At your wits’ end about what could be causing your child’s wintertime sleep fussiness? Here are a few of the more common reasons he could be waking up:
TEMPERAT ATURE: Your baby might be too hot or too cold. The ideal room temperature is around 21° C, says sleep consultancy owner Petro Thamm. If you can boost the thermostat to maintain this warmth, you won’t need any extra clothing. However, if your home’s heating is an issue, Thamm recommends a sleep sack – it’s effectively a wearable blanket, but much safer (since baby could kick a blanket loose and suffocate). “If swaddling a newborn, dress him nice and warm close to his body with a vest or something before swaddling. If his torso stays nice and warm, the rest of him will also,” she adds.
STUFFY NOSE: Babies hate having blocked noses, says Dr Dyssell. “They don’t easily breathe through their mouths. So if they’ve got a blocked nose – whether it’s from winter viruses or allergy – they will certainly sleep badly. It’s definitely worth sorting out.”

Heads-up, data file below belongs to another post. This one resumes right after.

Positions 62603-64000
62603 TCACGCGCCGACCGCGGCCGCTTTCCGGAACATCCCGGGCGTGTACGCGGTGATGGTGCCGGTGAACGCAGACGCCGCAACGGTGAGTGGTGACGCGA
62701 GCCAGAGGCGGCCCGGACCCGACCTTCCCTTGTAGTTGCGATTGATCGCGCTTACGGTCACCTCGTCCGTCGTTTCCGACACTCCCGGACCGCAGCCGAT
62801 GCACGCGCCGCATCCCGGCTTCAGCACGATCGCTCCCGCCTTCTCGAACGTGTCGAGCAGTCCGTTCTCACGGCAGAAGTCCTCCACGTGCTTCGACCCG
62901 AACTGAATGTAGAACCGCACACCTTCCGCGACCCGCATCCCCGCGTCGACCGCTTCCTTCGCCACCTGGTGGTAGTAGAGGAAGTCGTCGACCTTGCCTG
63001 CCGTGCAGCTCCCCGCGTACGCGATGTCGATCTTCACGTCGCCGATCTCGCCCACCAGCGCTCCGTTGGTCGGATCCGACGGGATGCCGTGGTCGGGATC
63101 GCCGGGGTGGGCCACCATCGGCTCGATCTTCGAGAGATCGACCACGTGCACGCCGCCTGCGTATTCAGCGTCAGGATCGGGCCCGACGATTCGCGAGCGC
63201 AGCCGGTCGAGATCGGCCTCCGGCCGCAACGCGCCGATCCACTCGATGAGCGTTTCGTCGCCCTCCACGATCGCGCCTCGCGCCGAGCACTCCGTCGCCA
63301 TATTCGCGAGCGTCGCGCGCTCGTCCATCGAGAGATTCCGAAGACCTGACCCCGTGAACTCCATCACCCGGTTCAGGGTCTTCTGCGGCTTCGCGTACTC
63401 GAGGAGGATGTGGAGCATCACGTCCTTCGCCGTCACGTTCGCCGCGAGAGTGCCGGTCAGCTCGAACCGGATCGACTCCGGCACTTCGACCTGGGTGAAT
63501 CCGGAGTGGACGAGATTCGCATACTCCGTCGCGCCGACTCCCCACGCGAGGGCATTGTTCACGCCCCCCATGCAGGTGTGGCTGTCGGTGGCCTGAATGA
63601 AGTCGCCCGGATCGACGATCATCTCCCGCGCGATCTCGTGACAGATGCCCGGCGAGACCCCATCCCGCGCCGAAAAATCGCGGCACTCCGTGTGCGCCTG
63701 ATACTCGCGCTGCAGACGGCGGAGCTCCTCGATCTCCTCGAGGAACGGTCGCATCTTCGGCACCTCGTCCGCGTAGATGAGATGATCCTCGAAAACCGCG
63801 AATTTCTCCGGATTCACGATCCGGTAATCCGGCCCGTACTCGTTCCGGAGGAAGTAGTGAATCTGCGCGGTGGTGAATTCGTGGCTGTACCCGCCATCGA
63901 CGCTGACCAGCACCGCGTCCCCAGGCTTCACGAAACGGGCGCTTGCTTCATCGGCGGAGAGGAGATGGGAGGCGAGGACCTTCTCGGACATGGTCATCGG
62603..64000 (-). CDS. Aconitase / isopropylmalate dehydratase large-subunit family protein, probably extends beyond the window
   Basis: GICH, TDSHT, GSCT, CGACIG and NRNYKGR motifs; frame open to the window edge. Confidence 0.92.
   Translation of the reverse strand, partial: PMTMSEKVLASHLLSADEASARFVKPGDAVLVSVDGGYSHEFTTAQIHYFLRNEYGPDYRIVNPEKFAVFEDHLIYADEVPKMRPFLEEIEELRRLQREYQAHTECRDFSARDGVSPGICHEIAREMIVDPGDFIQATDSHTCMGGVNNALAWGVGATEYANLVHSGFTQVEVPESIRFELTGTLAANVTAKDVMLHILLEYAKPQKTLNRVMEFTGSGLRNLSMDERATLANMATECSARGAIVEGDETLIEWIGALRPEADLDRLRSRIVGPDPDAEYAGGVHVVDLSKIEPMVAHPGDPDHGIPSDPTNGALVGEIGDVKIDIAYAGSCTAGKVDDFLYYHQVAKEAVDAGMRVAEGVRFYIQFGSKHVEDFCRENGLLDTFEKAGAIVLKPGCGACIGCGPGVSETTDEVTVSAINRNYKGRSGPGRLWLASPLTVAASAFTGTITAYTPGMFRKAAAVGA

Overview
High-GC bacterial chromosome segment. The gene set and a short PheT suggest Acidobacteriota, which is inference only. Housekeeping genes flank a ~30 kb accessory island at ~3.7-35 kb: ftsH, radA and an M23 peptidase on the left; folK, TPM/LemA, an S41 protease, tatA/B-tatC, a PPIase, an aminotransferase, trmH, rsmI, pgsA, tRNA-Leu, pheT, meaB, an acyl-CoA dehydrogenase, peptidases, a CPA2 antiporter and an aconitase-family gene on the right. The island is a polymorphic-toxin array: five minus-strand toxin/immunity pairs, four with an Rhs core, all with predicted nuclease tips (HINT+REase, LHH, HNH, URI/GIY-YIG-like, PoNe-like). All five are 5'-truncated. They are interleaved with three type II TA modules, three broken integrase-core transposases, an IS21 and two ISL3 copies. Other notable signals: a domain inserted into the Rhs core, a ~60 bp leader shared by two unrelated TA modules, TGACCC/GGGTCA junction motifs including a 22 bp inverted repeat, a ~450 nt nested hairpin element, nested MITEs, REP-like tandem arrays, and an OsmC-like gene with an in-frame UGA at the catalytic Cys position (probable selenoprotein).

EAR INFECTION: Children can develop fluid behind their eardrums (from a blocked nose or respiratory infection) that makes for discomfort and poor sleep. See a doctor.
FEVER: Normal body temperature is between 36 and 37° C, but this can vary by a few points of a degree from child to child. If your baby has a fever, keep him hydrated with breastmilk or formula, apply a cool cloth compress and seek medical attention as soon as possible if it persists.
SNORING: If a baby snores, there is an underlying medical condition that needs medical attention, says Dr Dyssell.
ACID REFLUX AND HEARTBURN: “In young babies less than six months of age, acid reflux with heartburn is a fairly common problem,” reports Dr Dyssell. He recommends seeing a paediatrician if your baby always cries when you lay him down, wants to feed frequently or sleeps poorly.
HUNGER: For some babies, breastmilk or formula just doesn’t cut it after four to six months. Dyssell says a simple weigh-in at the doctor will tell you if your baby should be introduced to weaning foods (solids) to help curb their hunger.